Background: Whole-grain intake has been shown to be inversely associated with cardiovascular events, but an association with atherosclerosis is less well established.
Objective: We sought to evaluate the association of whole-grain intake with carotid intimal medial thickness (IMT) and IMT progression in a multiethnic cohort.
Design: This study evaluated 1178 participants in the Insulin Resistance Atherosclerosis Study. Baseline whole-grain intake was estimated on the basis of intake of dark breads, cooked cereals, and high-fiber cereals assessed with a validated food-frequency questionnaire. Bilateral carotid IMT was evaluated ultrasonographically, yielding 16 IMT measures at baseline and year 5. Multivariate models evaluated the independent association of whole-grain intake with common carotid artery (CCA) and internal carotid artery (ICA) IMT and IMT progression.
Results: The cohort had a mean (+/-SD) age of 55.2 +/- 8.4 y and was 56% female. The baseline median whole-grain intake was 0.79 servings/d. Whole-grain intake was inversely associated with CCA IMT (beta +/- SE: -0.043 +/- 0.013, P = 0.005) and IMT progression (beta +/- SE: -0.019 +/- 0.011, P = 0.09) in models adjusted for demographics, energy intake, energy expenditure, cardiovascular disease risk factors, and medication use. This association was less significant for ICA IMT (beta +/- SE: -0.049 +/- 0.023, P = 0.05) and not significant for ICA IMT progression (beta +/- SE: -0.013 +/- 0.014, P = 0.35). The relation between whole-grain intake and CCA IMT remained significant after adjustment for mediating pathways (lipids, adiposity, and insulin resistance), nutrient constituents, and a principal components-derived healthy dietary pattern.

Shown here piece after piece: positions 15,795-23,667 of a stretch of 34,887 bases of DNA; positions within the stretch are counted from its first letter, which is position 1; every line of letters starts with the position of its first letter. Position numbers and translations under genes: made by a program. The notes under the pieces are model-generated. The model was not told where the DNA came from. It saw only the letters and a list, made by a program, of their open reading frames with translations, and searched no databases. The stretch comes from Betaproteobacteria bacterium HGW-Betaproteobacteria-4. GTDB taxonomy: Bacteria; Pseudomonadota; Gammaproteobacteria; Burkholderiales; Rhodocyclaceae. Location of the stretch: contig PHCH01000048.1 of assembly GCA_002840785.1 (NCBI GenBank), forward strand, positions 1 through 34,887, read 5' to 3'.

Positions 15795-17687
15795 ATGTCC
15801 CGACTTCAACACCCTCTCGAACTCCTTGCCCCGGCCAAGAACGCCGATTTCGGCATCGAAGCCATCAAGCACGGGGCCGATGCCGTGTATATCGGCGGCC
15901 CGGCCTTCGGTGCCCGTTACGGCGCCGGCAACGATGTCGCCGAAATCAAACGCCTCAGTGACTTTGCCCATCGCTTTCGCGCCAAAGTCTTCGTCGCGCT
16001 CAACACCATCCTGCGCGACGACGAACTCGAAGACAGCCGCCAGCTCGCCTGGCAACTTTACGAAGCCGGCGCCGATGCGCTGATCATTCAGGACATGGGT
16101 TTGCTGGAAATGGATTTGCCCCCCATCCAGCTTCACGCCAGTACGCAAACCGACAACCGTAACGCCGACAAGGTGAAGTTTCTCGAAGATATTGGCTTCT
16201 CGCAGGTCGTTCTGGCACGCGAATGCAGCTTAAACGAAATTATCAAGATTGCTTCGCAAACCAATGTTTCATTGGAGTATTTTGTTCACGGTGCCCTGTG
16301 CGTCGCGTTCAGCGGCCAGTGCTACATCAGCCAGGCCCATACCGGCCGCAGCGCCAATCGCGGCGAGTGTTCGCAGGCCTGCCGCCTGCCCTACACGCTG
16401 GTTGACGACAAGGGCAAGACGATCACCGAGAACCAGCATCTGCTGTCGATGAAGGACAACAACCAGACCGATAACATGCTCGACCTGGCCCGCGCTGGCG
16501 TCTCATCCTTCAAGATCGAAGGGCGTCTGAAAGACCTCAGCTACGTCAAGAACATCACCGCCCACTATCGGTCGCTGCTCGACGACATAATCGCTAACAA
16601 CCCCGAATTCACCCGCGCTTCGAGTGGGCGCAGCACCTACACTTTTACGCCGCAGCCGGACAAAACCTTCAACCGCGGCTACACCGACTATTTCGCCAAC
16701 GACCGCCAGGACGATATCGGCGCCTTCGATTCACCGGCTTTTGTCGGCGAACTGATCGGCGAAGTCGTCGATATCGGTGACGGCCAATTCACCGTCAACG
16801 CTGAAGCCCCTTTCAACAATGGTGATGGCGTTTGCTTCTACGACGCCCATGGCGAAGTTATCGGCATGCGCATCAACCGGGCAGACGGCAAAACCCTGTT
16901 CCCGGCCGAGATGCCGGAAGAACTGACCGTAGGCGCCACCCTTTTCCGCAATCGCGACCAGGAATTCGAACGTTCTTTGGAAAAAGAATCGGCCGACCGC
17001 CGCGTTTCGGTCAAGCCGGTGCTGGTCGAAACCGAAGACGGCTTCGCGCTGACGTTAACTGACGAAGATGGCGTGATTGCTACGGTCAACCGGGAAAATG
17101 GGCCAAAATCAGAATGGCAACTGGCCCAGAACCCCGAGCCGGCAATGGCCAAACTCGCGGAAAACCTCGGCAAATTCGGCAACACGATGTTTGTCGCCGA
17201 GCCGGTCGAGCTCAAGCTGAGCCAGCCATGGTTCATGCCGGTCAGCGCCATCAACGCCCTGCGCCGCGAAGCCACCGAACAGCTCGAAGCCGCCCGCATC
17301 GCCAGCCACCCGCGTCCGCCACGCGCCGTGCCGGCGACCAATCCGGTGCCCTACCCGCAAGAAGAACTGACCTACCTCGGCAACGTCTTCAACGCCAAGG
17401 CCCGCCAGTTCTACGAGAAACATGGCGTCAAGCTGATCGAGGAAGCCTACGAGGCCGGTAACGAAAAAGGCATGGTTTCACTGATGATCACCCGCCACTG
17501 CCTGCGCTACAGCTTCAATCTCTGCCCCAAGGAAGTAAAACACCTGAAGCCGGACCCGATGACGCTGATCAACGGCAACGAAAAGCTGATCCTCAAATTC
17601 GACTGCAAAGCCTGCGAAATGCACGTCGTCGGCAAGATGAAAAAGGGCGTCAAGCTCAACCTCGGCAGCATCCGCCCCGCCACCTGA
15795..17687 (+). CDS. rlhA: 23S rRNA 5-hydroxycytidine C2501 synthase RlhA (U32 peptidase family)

Conclusions: Whole-grain intake is inversely associated with CCA IMT, and this relation is not attributable to individual risk intermediates, single nutrient constituents, or larger dietary patterns.